1. Interviewguide.(Your Interview Guide will be submitted by the end of the first week of the Module)Generate an interview guide with 4 or 5 questionsthat you plan to ask each respondentrelated to your research topic•These should be open-ended questions and canrelate to what you asked in your survey (but can also be different).•Remember that with an open-ended question, you are trying to get more information than a simple survey question can give you. You want to give your respondent an opportunity to give details. Also remember that you CAN’T ask about illegal actions or overly personal or sensitive behaviors and topics. These questions do not need to be asked verbatim, and the order of the questions may differ from interview to interview, depending on thespecific flow of your conversation with each respondent. •However, plan to address each question with each respondent at some point in the interview. •These will be your main guiding questions, although you certainly may(and should)ask additional follow-up or clarifying questions during your interview.Each interview should be approximately 45 minutesto one hourlong –so prepare your interview guide with this in mind. for the first part I will provide you for question from the survey I did recently so you can choose‼️
2 part : 2.Interview notes. (Your notes are due at the end of the Week 8 [along with your ObservationProject])Choose two people you want to interview. •It is ok if one or both of your interviewees participated in your survey.•As with the survey, you want to let them know why you are conducting the interview, that answers are confidential, and that they have the option to not answer one or more of the questions as they see fit.During each interview, please take notes (either on paper or electronically).•If necessary, you may record the interview on your phone and take notes following the interview, as long as you DELETE the file immediately after taking notes.•These should besimilar tothe “jottings” described in your textbook. It doesn’t need to be organized into clear sentences and it doesn’t need to be understood or easy to follow by anyone other than you.Do your best with these notes to capture the essence of your interview, jot down any particularly important direct quotes, and make note of anything you think will be especially important as you do your interview write-ups (i.e. any emerging concepts or themes). •The length of these notes may vary quite a bit from person to person –but a reasonable length is about a page per interview. submit your typed notes for this portion of the assignment. •No need to format your notes to be particularly legible, remove typos, etc. These are meant to guide you in the remainder of the assignment, not be a polished final product; I’mchecking to see you did them, not looking for a beautiful narrative!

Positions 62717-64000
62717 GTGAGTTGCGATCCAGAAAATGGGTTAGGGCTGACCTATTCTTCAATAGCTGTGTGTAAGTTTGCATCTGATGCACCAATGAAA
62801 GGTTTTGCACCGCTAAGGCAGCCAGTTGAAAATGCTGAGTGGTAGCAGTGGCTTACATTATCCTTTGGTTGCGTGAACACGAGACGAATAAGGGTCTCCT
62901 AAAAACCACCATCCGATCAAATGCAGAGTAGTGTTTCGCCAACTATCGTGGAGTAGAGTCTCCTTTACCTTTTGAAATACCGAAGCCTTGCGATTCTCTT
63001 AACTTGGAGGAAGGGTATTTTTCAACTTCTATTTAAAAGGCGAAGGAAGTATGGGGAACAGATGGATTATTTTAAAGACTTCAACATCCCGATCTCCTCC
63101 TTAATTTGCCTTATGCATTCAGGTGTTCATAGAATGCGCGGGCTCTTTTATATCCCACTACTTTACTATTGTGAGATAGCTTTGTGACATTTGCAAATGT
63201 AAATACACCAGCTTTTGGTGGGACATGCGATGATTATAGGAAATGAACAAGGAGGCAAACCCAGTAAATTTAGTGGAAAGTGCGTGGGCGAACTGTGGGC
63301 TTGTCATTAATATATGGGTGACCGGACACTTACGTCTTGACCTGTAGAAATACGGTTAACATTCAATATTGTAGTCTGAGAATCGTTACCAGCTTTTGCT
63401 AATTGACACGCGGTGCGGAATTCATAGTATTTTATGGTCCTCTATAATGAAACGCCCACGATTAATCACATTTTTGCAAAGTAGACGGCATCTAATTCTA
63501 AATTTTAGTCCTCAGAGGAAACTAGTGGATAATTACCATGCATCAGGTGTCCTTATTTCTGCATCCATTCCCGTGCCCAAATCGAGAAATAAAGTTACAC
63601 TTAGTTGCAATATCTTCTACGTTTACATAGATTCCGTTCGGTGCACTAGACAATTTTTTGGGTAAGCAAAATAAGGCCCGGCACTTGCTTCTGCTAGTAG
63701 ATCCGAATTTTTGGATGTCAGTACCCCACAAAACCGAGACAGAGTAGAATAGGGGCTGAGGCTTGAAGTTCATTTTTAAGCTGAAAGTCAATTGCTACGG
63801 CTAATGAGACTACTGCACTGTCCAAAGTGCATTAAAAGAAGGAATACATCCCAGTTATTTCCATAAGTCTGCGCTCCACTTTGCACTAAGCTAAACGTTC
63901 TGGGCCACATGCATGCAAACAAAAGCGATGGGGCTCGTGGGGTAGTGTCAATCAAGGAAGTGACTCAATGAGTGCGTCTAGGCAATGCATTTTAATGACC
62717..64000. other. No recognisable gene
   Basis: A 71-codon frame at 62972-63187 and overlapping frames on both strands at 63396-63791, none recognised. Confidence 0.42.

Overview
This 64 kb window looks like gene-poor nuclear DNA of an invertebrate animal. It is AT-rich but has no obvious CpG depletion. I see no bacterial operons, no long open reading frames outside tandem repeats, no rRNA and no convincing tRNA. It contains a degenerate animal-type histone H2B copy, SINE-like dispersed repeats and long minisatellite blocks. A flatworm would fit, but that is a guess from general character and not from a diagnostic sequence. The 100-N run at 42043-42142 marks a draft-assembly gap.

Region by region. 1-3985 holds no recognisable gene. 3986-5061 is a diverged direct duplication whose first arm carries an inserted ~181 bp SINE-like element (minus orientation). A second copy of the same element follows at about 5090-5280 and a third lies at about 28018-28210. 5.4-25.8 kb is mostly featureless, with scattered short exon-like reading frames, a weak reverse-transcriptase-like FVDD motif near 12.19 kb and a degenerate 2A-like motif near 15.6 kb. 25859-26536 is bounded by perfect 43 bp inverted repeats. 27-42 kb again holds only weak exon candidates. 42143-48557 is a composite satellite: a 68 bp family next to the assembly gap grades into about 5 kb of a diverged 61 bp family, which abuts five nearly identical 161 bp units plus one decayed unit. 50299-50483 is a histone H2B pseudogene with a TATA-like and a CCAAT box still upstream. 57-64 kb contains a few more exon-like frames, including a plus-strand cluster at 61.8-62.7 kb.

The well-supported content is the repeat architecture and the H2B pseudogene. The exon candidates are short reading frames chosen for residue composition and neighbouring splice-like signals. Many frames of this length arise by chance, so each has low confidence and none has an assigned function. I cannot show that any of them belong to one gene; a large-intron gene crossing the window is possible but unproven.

3 part:3.Final write-up oftwothemesuncovered during your interview project. Here are the steps to complete your final write-up:a.Notes on emerging concepts/themes from your two interviews.(these notes are for your own use and won’t be graded).After you complete both your interviews, think about on the emerging concepts/themes you seem to be uncovering. •What patterns did you see in how your two respondents answered your questions? Note any striking similarities or differences between the two interviews. Think about each question: Did certain concepts emerge as important for any of the questions?•For example, if you had a question asking respondents how they felt their age at the time their children were born impacted their ability to raise their children, you might have found it noteworthy that both respondents heavily emphasized their financial situations, noting they could better afford children since they were older and more established in their careers when they had them (I’m just making this up –but hopefully you see what I’m getting at). In that case, you’ll want to note “financial situation” as an emerging concept and briefly indicate how and why it might be related to perceptions of parental effectiveness.Again, the length of these notes will vary from person to person, but at least a page would be reasonable. •You may have considerably more, if you’re someone who likes to brainstorm at length. If you’re a concise note-taker, one hand-written page may be all it takes. •As with your earlier notes, feel free to take these notes primarily for yourself; you needn’t format them particularly well or edit them to be clear if read by someone else. b.Final write-up of Two Themes(this is your final project write-up)You could likely do many more –but limit yourself to the most important/noteworthy findings from your project. For each, identify the theme that emerged from your interviews and briefly describe its importance. When possible, include direct quotes and/or examples from your interviews to highlight the theme.•For example, a theme could be something like, “Older parents tended to have well-established careers at the time their children are born, and they continued these careers after their children were born.” You may follow this up with a couple examples of careers noted by your interviewees. Then, it might be helpful to include an illustrative quote–for example, fromone respondent who said she was, “glad she had her son over the summer” because it allowed her to, “get right back to work the following school year.” Consider finishing this section with a noteworthy exception or two to this theme, if you found any(i.e. don’thide anycontradictory evidence)! For example,in contrast to this overall trend,you mayhighlight the factthat one respondent quit his job as a high-powered CEO after his first child was born because he “didn’t want to miss a minute with her”.Again, I’m justmaking thisup, but hopefully you see what I’m getting at.In conclusion, briefly tiethis theme to your literature review: Why is it important, and what new information does it contribute to the field?For each theme, your write-up should be approximately 1 page, double-spaced, 1-inch margins, for a total of 2 to 3 pages, double-spaced. •This is the polished portion of your interview project, where you tell the story you uncovered.•This is about two themes so at the start of each, identify the theme and then discuss how you identified this theme based on your interviews.•You can label your two interviewees with a number (Person 1/Person 2) or letter or you can use an initial. This is up to you. Do NOT use your participants’ real names. •You can use direct quotes, paraphrased comments, and any observations, summaries, or conclusions you wish. You just want to tell the story of the themes using the information from your interviews.•